Hilda Raz has enjoyed a long and distinguished career as a poet, editor of a literary magazine, and college professor. Her work, poetic, scholarly, and editorial, is widely recognized, and her influence can be felt—as a director, award judge, and contributor—in this country's most prestigious poetry journals and contests. But Raz's life, like so many, has not been defined only by hard work and recognition; she has also battled breast cancer, about which she has written poetry describing the survivor not only as a victim of cancer's ravages but also as a voyager into new worlds.
One of Raz's longest-running contributions has been as editor for the nationally recognized literary journal Prairie Schooner, published out of the University of Nebraska's English department. Reviewing the literary magazine for the Library Journal in 1992, Bill Katz noted that it had celebrated its 65th year in print; the celebratory issue included such writers as Ursula Hegi, David Kaplan, Leo Litwak, Linda Pastan, and Nancy Willard. The journal regularly includes new fiction and poetry as well as reviews of recently published creative work. Katz lauded the publication as "one of America's longest-lived, proudest literary achievements."
Raz has also managed a feat not easily accomplished by any busy editor: she has published her own collections of poetry. Divine Honors, Raz's most recent publication, records in part the progress of her battle with cancer and the beginnings of her recovery; it also includes poems about significant figures in her life, including her grandfather and an imagined daughter ("my harmonious daughter far away/ whose play is radiance. Let her live"). But most of the poems refer directly or indirectly to Raz's experience with the disease, with the bodily, spiritual, and mental dimensions intertwined. "Now, each breath a gift, the soar in air/ of hawks on the highway searching for road kill:/ some sure sign I'm present." The poems have an air of returning to familiar territory from a radically altered perspective, perhaps because the poet has survived a deadly disease.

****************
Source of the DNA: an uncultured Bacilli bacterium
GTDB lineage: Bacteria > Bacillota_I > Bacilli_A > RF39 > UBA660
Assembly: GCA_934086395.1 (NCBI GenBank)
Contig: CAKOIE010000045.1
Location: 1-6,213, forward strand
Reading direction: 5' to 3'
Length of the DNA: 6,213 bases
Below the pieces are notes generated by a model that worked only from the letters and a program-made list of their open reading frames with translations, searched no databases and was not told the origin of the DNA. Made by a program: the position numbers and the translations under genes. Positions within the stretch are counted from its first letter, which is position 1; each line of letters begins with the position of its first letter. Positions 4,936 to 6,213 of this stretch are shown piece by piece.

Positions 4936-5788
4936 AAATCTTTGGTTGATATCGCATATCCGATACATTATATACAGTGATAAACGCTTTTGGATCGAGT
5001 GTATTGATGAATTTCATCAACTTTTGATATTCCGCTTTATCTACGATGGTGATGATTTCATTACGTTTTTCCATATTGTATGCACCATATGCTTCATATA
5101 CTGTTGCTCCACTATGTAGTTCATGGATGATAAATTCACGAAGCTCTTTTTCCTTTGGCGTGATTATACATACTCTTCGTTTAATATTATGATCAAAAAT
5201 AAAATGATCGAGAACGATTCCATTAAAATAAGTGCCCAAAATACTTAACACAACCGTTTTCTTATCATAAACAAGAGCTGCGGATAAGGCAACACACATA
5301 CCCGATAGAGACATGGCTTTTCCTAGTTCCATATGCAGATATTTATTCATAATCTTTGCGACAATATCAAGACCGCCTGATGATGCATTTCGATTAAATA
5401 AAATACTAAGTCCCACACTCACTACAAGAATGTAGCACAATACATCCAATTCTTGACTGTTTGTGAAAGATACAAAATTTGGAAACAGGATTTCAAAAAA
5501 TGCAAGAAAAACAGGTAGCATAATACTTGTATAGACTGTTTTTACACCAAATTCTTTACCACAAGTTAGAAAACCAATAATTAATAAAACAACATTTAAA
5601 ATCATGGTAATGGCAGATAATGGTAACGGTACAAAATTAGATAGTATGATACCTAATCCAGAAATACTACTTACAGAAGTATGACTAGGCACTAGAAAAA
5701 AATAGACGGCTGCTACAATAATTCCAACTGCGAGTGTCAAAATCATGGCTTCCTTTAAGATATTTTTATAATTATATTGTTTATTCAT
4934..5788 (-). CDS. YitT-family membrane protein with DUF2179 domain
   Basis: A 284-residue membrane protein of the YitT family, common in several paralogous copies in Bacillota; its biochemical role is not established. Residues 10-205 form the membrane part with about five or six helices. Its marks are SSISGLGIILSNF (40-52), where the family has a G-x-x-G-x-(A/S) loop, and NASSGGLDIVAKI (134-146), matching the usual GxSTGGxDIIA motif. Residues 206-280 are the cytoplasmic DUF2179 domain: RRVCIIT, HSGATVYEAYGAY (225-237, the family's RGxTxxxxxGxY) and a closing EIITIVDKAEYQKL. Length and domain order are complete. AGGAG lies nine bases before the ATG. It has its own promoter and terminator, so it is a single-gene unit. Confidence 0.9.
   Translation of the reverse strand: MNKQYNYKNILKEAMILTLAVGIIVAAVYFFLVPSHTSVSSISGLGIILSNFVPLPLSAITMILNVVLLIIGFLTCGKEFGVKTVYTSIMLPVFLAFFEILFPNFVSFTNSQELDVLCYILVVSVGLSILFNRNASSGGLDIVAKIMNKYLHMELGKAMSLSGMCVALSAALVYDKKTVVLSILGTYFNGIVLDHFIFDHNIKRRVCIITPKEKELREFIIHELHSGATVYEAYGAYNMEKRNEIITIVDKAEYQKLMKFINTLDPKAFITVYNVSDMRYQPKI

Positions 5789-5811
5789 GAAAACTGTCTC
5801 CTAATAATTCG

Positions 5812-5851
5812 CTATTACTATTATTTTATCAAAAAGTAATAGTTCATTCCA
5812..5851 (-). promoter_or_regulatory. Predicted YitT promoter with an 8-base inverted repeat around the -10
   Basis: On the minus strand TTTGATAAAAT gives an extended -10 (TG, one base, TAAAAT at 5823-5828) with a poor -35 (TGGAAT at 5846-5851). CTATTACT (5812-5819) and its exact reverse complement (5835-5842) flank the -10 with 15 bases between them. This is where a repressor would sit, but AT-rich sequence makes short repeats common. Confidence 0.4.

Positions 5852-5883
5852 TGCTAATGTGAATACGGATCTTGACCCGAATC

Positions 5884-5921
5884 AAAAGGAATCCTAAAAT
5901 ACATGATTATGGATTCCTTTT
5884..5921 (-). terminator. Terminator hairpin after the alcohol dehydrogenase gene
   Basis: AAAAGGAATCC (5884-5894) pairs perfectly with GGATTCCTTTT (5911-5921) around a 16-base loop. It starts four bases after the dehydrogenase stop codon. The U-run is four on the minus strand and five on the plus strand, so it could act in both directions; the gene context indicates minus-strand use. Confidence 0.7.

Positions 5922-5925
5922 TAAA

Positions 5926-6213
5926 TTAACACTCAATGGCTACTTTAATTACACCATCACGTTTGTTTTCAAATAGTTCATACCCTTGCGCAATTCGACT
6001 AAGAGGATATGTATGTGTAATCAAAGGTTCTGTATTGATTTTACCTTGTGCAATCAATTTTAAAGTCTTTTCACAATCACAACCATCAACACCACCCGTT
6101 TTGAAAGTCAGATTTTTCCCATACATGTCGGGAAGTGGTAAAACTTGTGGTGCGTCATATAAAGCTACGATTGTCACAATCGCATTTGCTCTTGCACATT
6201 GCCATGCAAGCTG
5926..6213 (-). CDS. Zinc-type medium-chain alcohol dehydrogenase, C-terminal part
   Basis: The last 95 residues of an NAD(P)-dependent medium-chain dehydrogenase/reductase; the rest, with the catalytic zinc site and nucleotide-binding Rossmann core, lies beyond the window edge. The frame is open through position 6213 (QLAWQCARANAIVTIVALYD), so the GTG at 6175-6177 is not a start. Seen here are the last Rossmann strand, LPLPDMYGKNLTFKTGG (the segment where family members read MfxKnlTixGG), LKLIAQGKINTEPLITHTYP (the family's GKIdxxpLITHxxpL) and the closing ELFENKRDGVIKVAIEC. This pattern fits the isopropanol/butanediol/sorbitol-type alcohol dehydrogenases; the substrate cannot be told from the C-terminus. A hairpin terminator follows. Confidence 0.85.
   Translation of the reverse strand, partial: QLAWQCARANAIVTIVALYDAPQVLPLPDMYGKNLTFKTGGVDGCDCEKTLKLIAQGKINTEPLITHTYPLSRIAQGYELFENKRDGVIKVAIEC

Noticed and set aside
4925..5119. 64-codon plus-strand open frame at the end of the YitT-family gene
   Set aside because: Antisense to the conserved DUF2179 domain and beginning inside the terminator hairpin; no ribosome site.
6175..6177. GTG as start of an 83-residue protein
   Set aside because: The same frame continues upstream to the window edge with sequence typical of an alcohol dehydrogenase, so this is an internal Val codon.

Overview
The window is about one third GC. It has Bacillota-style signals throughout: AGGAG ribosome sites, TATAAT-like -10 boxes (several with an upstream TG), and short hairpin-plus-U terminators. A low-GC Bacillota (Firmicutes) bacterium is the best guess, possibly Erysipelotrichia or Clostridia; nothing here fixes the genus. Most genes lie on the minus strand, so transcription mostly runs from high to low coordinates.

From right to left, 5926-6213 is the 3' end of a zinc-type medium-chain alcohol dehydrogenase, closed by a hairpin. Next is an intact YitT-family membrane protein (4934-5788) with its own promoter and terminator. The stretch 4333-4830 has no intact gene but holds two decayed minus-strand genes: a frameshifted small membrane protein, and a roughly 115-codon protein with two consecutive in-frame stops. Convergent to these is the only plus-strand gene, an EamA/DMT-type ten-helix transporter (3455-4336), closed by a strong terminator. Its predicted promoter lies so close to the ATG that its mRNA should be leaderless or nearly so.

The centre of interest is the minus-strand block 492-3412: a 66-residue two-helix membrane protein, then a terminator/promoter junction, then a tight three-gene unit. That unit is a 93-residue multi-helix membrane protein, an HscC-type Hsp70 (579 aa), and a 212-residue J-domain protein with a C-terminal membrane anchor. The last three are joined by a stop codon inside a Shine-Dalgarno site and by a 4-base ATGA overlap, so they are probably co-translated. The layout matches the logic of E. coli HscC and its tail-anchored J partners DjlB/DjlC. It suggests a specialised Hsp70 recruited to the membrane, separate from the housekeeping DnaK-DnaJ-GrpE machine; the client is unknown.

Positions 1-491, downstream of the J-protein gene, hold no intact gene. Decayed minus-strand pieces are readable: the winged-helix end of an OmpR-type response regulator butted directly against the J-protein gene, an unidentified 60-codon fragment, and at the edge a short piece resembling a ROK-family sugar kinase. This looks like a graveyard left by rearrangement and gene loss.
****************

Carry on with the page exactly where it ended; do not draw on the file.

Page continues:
Some poems refer very directly to the bodily alterations that accompany a mastectomy. One, "Petting the Scar," gives a sensual and unique vision of the mastectomy scar: "But the scar!/ Riverroad, meandering root, stretched coil, wire chord, embroidery in its hoop, mine, my body./ Oh, love!" In "Breast/fever" Raz writes "My new breast is two months old,/ gel used in bicycle saddles/ for riders on long-distance runs,/ stays cold under my skin/ when the old breast is warm." The reviewer from Publishers Weekly felt that such lines contained "an almost cruel clarity," but other reviewers seemed to appreciate Raz's lucid yet hardly clinical perspective. Indeed, such sharp-eyed and sharply felt descriptions are interwoven with more lyrical and elegaic language: "Where I am now/ every ecstasy dissolves/ back into the pool,/ the lap of waves,/ the filled basin."
Divine Honors was praised by most reviewers. Bette-Lee Fox, writing for the Library Journal, considered Divine Honors a book for poetry connoisseurs, "[n]ot a solace in verse form for the average cancer patient." She recommended it for all poetry collections. Despite the Publishers Weekly reviewer's reservations about some of Raz's language, the review noted that "her language can be incantatory, the images compelling" and that "Raz brings intelligence and imagination" to the portrayal of her experience.